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Editorial: Help problem gamblers help themselves

Editorial: Help problem gamblers help themselves

Gaming Commission right to make it easier for gamblers to ban themselves from venues statewide

If you believe you have a gambling problem, you can sign up at the local racino or race track or OTB and get yourself banned.

According to gambling addiction organizations, this can be a pretty effective way to discourage problem gambling, based on the premise that the first step to solving a problem is recognizing that you have one.

But the sheer definition of "problem gambler" is that they can't help themselves from gambling. So what many self-banned addicts do when they get the itch is simply go find another gaming venue nearby — one where they haven't gotten themselves banned — and bet there.

New York state is a co-conspirator in their cheating by allowing gaming facilities to maintain their own individual lists of self-banned individuals and by not extending the ability to self-regulate to all other gaming that might tempt problem gamblers — such as the lottery.

If the state doesn't do anything to address the problem, it's only going to get worse, especially when the three new casinos in the state get up and running in the next couple of years.

Fortunately for those who truly want to kick their gambling habit, the state Gaming Commission is proposing to toughen its own regulations and processes for the way it handles the self-exclusion process.

The most significant change it plans to make is reducing the hodge-podge of individual procedures for handling the self-banned individuals from venue to venue. The commission plans to impose a uniform self-exclusion policy across all licensed gaming venues in the state and create a statewide self-exclusion list that will better enable venues to identify and stop problem gamblers from gambling.

Right now, more than 2,800 people have themselves banned in individual venues around New York. Allowing gamblers to exclude themselves from all venues by filling out just one form, and having a statewide exclusion list accessible to all gaming facilities, would remove both the temptation and the ability of problem gamblers to go back on their own self-imposed gambling ban.

It's also important that the state plug another loophole in this area by extending the self-imposition to the lottery system. While it would be unreasonable to expect every convenience store in the state to check a self-exclusion list before someone buys a lottery ticket, the solution could come when that individual shows up to claim a prize.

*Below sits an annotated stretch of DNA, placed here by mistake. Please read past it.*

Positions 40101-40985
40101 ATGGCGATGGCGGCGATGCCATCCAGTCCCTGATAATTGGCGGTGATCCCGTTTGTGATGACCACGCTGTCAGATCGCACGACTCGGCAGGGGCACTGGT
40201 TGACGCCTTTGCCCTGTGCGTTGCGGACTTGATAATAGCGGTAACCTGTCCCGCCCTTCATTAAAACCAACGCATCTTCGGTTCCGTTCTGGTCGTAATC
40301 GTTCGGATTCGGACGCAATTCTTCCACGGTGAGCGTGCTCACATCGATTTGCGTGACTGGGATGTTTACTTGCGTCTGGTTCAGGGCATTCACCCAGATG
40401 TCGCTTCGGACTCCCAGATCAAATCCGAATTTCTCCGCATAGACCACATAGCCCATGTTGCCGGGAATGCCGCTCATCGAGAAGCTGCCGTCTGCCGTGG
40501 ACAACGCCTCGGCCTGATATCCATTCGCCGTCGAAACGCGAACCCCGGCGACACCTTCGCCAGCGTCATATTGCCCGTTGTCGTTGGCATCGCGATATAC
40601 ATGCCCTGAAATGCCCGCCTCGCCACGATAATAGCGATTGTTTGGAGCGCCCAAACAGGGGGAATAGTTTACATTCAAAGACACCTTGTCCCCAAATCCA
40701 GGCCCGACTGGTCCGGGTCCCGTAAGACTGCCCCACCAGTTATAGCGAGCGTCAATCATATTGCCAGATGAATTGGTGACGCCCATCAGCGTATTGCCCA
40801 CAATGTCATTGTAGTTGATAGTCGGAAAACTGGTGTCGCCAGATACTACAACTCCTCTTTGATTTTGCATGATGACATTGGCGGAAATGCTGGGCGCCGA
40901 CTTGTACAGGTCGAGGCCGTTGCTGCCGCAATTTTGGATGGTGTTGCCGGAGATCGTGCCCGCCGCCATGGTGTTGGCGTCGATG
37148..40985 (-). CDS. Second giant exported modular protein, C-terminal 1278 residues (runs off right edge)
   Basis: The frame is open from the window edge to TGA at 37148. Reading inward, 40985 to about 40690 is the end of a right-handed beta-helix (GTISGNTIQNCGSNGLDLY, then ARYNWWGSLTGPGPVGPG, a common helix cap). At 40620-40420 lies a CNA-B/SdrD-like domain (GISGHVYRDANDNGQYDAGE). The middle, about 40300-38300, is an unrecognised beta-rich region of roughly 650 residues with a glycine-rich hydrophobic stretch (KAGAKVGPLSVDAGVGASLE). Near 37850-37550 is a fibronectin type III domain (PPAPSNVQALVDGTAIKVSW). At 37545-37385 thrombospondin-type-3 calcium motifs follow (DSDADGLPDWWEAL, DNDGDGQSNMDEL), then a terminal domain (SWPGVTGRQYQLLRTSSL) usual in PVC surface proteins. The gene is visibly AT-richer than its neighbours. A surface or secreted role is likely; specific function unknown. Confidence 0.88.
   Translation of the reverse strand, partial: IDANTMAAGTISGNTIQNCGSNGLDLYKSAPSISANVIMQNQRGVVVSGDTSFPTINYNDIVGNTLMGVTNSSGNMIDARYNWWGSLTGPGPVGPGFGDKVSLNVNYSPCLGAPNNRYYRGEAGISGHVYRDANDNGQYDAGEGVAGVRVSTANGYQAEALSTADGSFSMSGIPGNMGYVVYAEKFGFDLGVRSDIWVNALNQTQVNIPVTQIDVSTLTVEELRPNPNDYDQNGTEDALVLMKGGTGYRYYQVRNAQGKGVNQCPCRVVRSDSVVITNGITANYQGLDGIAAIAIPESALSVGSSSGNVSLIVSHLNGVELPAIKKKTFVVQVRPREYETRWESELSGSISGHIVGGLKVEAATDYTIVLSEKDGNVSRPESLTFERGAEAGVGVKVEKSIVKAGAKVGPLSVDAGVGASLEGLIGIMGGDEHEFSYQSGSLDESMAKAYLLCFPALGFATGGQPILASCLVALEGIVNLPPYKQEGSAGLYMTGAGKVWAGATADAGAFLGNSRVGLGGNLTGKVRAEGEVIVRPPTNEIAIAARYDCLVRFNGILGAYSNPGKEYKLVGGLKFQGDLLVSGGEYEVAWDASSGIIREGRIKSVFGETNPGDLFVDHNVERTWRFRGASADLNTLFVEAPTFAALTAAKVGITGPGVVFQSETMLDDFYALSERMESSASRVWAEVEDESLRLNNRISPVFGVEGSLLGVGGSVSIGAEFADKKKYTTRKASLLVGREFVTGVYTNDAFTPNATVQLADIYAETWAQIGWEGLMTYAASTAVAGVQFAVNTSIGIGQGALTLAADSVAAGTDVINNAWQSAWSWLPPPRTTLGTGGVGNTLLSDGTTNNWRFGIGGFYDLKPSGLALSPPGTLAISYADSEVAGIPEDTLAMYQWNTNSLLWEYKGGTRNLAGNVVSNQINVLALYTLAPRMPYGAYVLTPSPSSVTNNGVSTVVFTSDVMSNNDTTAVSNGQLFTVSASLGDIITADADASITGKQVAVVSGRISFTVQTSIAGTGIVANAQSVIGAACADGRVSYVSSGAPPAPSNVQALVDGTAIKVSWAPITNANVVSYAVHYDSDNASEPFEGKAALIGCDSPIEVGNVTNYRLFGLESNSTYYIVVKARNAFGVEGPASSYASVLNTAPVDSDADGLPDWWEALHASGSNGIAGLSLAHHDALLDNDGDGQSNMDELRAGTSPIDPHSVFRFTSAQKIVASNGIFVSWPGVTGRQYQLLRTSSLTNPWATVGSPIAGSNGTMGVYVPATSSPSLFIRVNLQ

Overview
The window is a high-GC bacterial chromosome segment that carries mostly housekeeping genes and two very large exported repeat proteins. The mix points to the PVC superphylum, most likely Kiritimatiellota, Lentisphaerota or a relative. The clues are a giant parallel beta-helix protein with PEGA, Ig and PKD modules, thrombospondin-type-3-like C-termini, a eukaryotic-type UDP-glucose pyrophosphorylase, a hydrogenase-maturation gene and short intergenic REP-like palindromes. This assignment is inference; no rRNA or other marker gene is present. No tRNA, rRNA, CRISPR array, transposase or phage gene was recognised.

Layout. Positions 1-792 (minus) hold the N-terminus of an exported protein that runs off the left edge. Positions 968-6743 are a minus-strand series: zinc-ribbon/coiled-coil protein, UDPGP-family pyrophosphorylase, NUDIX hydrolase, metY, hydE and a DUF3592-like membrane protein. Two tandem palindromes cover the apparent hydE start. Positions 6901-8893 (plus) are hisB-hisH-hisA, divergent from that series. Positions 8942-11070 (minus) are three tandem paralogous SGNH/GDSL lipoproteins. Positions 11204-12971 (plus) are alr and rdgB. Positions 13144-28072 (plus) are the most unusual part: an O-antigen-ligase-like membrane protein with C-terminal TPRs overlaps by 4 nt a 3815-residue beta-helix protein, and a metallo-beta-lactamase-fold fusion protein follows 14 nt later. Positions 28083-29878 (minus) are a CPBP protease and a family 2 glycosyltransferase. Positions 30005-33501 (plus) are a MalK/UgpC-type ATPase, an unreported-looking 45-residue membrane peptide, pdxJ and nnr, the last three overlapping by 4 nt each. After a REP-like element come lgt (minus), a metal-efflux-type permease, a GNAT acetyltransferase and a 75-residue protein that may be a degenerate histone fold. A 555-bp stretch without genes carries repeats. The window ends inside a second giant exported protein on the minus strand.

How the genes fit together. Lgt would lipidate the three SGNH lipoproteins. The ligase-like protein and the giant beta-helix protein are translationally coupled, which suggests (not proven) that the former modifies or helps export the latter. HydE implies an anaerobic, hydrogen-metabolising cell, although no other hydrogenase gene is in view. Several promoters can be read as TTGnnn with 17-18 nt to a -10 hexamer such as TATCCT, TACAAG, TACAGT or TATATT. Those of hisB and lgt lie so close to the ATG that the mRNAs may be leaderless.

If the person's name is in the state's computer, prizes of upwards of $600, under a new proposal, would be confiscated. While that doesn't stop individuals from playing the lottery, it does take away the profit motive that drives many people to the games. Reducing the $600 figure should be considered as the Gaming Commission collects public input on the changes during the next 45 days.

In addition, the state should work hard to ensure the participation of the casinos run by Indian tribes, such as the Turning Stone casino in Verona. The Indian casinos already maintain their own self-exclusion lists as part of their federal charters. So they should have no objection to voluntarily participating in a statewide program. Their inclusion is vital.

The Gaming Commission has also proposed other rules for addressing problem gambling relating to monitoring of problem-gambling efforts, casino employee training and signage.

Some might say the state could address problem gambling by not giving them so many opportunities to gamble. But that horse has already left the barn. The venues exist, and people can gamble online and in nearby states.

The issue now is how to contain problem gambling so that the most vulnerable aren't harmed by it.

A good place to start is by making it easier for those who voluntarily set out to stop their own gambling to help themselves.

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